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Three Ph.D. Students Receive 2019 NSF Fellowships

June 27, 2019

UC Merced doctoral student Melissa Spence and incoming graduate students Caleb Larnerd and Cristian Sarabia were awarded Graduate Research fellowships (GRFP) from the National Science Foundation.

The fellowship provides multiyear support to predoctoral students in the fields of science, technology, engineering and mathematics.

Spence, from Angels Camp, is beginning her second year in the Applied Mathematics Graduate Group. She joined Professor Suzanne Sindi’s lab in 2018 to continue her research in genetics on structural variation.

Structural variants are sections of DNA that may have been deleted or inverted and have been linked to many genetic disorders.

“Next-generation sequencing techniques offer the opportunity to sequence an individual's genome quickly and cheaply, but at the cost of generating noisy, error-prone data,” Spence said. “We want to take that data and de-noise it to get a clear picture of what’s happening in an individual's genome.”

Melissa Spence
Applied Mathematics Ph.D. student Melissa Spence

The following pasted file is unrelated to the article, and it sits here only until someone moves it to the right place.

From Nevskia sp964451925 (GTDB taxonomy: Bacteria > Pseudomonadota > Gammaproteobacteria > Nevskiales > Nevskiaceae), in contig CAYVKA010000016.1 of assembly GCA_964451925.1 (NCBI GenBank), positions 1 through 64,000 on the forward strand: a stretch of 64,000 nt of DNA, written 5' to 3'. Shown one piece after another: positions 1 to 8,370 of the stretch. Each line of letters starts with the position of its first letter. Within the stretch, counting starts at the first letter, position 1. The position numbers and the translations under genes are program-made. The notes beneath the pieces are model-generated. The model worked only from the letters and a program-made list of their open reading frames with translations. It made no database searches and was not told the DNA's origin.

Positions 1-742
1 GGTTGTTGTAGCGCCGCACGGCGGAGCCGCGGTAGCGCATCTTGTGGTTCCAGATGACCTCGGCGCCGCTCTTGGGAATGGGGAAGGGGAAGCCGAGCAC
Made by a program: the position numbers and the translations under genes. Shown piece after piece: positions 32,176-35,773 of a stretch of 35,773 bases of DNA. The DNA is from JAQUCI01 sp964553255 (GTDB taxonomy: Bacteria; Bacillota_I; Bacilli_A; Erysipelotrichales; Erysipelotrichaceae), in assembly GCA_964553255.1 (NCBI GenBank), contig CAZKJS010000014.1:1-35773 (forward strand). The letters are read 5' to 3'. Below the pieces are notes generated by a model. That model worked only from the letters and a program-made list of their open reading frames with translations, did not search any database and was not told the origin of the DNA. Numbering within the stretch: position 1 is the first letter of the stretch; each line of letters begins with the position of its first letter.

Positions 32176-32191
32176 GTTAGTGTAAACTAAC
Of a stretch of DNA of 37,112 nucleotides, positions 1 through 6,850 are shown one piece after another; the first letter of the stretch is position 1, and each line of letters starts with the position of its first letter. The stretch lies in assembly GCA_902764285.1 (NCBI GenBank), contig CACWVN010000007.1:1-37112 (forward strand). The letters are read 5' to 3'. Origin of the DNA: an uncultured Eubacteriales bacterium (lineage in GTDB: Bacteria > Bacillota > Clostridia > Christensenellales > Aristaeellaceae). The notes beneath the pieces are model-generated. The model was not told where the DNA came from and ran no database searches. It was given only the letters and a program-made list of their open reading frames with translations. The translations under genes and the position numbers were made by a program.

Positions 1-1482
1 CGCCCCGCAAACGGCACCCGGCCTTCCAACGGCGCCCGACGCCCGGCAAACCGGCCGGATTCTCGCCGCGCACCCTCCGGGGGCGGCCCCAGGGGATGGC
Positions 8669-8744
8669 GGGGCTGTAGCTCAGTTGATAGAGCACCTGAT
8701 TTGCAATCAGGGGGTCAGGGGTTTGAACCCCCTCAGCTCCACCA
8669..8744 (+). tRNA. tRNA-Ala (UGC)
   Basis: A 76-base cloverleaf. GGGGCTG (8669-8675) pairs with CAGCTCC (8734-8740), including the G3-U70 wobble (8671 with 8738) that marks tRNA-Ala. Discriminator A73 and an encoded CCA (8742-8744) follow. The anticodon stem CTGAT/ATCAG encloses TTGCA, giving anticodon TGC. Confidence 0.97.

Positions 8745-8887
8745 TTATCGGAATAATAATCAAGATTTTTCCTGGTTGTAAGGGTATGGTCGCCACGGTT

As we approach the era of personalized medicine, Spence hopes her research will be of increasing relevance to biomedical diagnostic techniques.

“Patients often have to go through expensive genetic testing to diagnose specific diseases,” she said. “Now doctors can utilize these cheaper methods and have more confidence that what they are actually seeing in the data is true for their patient.”

The summer before she began her graduate program, Spence participated in the Graduate Division’s Competitive Edge Summer Bridge program, which helped her apply for fellowships including the GRFP.

Larnerd is an incoming doctoral student in the Quantitative & Systems Biology Graduate Group. He earned a bachelor's degree in biology at Le Moyne College in New York. He plans to conduct research in neurobiology and will rotate through several labs before selecting an advisor.

Sarabia is joining the Chemistry and Chemical Biology Graduate Group this fall. He earned a bachelor’s degree in biochemistry from Fresno State and a master’s in organic chemistry from California State University, Los Angeles, where he participated in the Louis Stokes Alliance Minority Participate Bridge to Doctorate (LSAMP-BD) Program.

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